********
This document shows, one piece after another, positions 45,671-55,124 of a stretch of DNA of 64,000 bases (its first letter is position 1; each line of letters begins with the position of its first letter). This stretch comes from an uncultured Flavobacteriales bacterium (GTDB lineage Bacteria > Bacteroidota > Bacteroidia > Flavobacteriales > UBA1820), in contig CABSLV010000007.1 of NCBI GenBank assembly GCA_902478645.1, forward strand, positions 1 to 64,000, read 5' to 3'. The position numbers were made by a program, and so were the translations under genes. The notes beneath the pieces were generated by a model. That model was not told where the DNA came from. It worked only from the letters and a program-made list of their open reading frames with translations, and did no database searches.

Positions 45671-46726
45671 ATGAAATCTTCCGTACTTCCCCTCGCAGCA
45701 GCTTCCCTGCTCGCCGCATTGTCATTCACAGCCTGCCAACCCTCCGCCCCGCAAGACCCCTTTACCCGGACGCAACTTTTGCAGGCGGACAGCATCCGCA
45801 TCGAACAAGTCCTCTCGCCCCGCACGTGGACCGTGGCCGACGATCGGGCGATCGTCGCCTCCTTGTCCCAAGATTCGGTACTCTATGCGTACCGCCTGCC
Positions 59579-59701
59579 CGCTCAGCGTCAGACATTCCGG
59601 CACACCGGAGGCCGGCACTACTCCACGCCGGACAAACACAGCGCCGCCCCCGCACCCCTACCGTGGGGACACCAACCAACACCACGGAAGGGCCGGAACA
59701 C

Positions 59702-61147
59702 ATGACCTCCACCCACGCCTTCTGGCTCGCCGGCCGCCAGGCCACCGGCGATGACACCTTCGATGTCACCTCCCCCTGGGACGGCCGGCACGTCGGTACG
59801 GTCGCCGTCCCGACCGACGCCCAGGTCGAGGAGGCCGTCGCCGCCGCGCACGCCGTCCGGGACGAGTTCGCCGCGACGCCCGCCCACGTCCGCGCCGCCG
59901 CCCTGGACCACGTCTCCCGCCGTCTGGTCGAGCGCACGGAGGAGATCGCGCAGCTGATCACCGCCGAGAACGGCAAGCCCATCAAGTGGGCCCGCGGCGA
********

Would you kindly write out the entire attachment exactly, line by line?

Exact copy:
This document shows, one piece after another, positions 45,671-55,124 of a stretch of DNA of 64,000 bases (its first letter is position 1; each line of letters begins with the position of its first letter). This stretch comes from an uncultured Flavobacteriales bacterium (GTDB lineage Bacteria > Bacteroidota > Bacteroidia > Flavobacteriales > UBA1820), in contig CABSLV010000007.1 of NCBI GenBank assembly GCA_902478645.1, forward strand, positions 1 to 64,000, read 5' to 3'. The position numbers were made by a program, and so were the translations under genes. The notes beneath the pieces were generated by a model. That model was not told where the DNA came from. It worked only from the letters and a program-made list of their open reading frames with translations, and did no database searches.

Positions 45671-46726
45671 ATGAAATCTTCCGTACTTCCCCTCGCAGCA
45701 GCTTCCCTGCTCGCCGCATTGTCATTCACAGCCTGCCAACCCTCCGCCCCGCAAGACCCCTTTACCCGGACGCAACTTTTGCAGGCGGACAGCATCCGCA
45801 TCGAACAAGTCCTCTCGCCCCGCACGTGGACCGTGGCCGACGATCGGGCGATCGTCGCCTCCTTGTCCCAAGATTCGGTACTCTATGCGTACCGCCTGCC
Positions 59579-59701
59579 CGCTCAGCGTCAGACATTCCGG
59601 CACACCGGAGGCCGGCACTACTCCACGCCGGACAAACACAGCGCCGCCCCCGCACCCCTACCGTGGGGACACCAACCAACACCACGGAAGGGCCGGAACA
59701 C

Positions 59702-61147
59702 ATGACCTCCACCCACGCCTTCTGGCTCGCCGGCCGCCAGGCCACCGGCGATGACACCTTCGATGTCACCTCCCCCTGGGACGGCCGGCACGTCGGTACG
59801 GTCGCCGTCCCGACCGACGCCCAGGTCGAGGAGGCCGTCGCCGCCGCGCACGCCGTCCGGGACGAGTTCGCCGCGACGCCCGCCCACGTCCGCGCCGCCG
59901 CCCTGGACCACGTCTCCCGCCGTCTGGTCGAGCGCACGGAGGAGATCGCGCAGCTGATCACCGCCGAGAACGGCAAGCCCATCAAGTGGGCCCGCGGCGA